Well, I've got to go, my troubles are gnawing,
My friends need help with your post they're sawing.

Traditions and Truth

 Beads of sweat soothing my brow,
The pressure, the torment, the pain,
The fever, the thundering again,
And my blood, boiling to the pours,
No longer can I continue along with my chores.
No longer can I see what God has beget.
It's a scourge upon earth which I regret;
No more can I bear the wrongs I hear,
Those man made truths brewed from fear:
It's a sorrowful end for the sharer of the plow.


For what bounds of endless joy,
Did so much work, and sweat, and dreams
Justify, and encourage this torment; it seems
To be an illusion of physical dimensions
Composed of a swarm of intellectual intentions,
Conceived for the stability of that swarm,
An insurance, a protector from the storm,
Effusing from heaven to curtail the scourge
From consuming itself in its search for forage:
And destroying God's great joy.


Why? Why cannot this being see?
Why must he continue along this path
To pit his power against heaven, provoking God's wrath,
To erect another tower to himself
And place it next to God's, on his shelf?
To make himself immortal is his fancy,
No longer is he content to be,
No longer are his desires, cherished or labored,
Encouraging our existence, even our destiny.
Alas, nothing is heard through these notes,
Because of him: the one with an ill-tuned cord.


The Man was Shields

Within Union Square one day
I saw a mechanical man at play.
Dressed in fine old drummer's garb,
He entertained all as a silent bard,
Jumping and twirling, somersaults galore,
Moving like a jester out of folklore.

The faces following his movements there
Sent smiles and laughter from spirits bare.
Peering faces, expressionless at sight,
Looking at this man with such delight,
Made me wonder if those movements imbue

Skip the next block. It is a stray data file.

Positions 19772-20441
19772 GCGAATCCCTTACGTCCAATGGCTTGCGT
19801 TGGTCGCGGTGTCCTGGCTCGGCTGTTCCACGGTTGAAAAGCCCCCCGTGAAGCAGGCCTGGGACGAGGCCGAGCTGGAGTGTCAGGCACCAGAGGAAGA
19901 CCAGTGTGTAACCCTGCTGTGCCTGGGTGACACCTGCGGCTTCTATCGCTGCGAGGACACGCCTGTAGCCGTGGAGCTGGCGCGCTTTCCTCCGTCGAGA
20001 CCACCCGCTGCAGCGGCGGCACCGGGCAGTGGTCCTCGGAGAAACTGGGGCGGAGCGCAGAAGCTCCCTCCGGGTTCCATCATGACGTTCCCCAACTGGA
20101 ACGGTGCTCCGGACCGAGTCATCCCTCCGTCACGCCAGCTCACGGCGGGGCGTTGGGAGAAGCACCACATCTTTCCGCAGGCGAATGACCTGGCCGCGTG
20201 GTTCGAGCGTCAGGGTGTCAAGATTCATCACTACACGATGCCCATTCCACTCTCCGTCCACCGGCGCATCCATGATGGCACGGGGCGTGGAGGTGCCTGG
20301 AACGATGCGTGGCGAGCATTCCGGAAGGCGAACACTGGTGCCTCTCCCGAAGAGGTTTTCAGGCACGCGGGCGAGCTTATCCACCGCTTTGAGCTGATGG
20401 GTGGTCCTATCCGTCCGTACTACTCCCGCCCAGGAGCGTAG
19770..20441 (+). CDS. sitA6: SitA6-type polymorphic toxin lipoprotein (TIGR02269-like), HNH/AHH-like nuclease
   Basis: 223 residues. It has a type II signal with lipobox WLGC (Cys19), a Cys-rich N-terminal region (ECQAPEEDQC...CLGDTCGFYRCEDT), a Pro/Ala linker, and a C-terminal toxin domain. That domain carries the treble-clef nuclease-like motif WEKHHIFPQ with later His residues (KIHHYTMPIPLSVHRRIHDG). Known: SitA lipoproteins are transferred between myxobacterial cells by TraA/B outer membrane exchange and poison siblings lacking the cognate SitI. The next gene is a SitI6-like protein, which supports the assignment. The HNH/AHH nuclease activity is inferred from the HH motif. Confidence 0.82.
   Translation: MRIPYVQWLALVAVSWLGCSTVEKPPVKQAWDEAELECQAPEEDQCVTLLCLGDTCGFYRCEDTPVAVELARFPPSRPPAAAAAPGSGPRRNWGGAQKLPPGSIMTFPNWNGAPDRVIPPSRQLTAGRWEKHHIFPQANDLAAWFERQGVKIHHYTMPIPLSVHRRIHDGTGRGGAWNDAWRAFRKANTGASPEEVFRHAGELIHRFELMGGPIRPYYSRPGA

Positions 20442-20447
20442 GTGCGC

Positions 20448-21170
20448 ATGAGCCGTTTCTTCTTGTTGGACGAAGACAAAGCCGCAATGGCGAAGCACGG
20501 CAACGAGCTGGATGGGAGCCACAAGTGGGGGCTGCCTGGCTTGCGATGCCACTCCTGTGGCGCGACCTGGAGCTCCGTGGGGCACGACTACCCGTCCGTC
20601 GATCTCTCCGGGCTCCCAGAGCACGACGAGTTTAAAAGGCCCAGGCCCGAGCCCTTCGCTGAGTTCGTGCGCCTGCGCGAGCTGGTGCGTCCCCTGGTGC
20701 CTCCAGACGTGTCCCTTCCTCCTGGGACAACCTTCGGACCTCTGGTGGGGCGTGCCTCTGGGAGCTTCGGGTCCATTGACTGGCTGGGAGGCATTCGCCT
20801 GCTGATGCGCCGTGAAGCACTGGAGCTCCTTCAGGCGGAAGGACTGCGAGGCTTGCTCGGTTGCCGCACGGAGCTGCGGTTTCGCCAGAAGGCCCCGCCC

A nameless crowd and faceless few,

Suggesting something of meaning clear,
That we were looking into a mirror.



The Landscape


The meaning is clear, you can see it there:
Look into her eyes, so much grief she bears;
She's only a painting, as you can see,
But can you see the story she relates to me?
She does not question the acts of God, you see,
For who is capable of determining whether what is to be will be?
No. She questions not his acts, his faults..They're ours.
Her temple of worship, shattered to the core – over there–
And the emptiness, the destruction, her distraught stare,
Moves me to her helplessness with all my powers.

The child, hanging onto the tails of her dress,
Stricken with confusion, agony, inexplicable distress:
What reasons can you give for all that waste,
Enveloping him, and stinging him with poisons of haste,
Brewed in a pot of vanity in little taste,
And conceived through mixed emotions;
And they call that an intellectual phase?
The epitome of intelligence, God's delight,
The supreme man, yes it's all there:
Intellectual progression devoid of care;
It's a portrait to learning, a monument of might.

 The beautiful coloring, a sky of crimson red,
A church, mother and child, all else is dead,
And far to the horizon, silhouetted against the burning sky,
Is the skeleton of a city refusing to die

 What remains from the scourge is impossible to buy,
And those who cannot obtain it will never know why.
A passport to freedom, this was the fare,
The corrector of nature's faults, as God's judge,
Has completed his masterpiece for God to judge.
Well, the mother knows the meaning here.

She was there.

(background from Cicero's villa)

Please send me over to a poem in Works and Days among the Hyperboreans called "Hyperborean Miscellany" which wraps teachings from Sophocles, Hesiod, Pindar, Hippolytus, Horace, Aristotle, Homer, and Euripedes and others within its covering.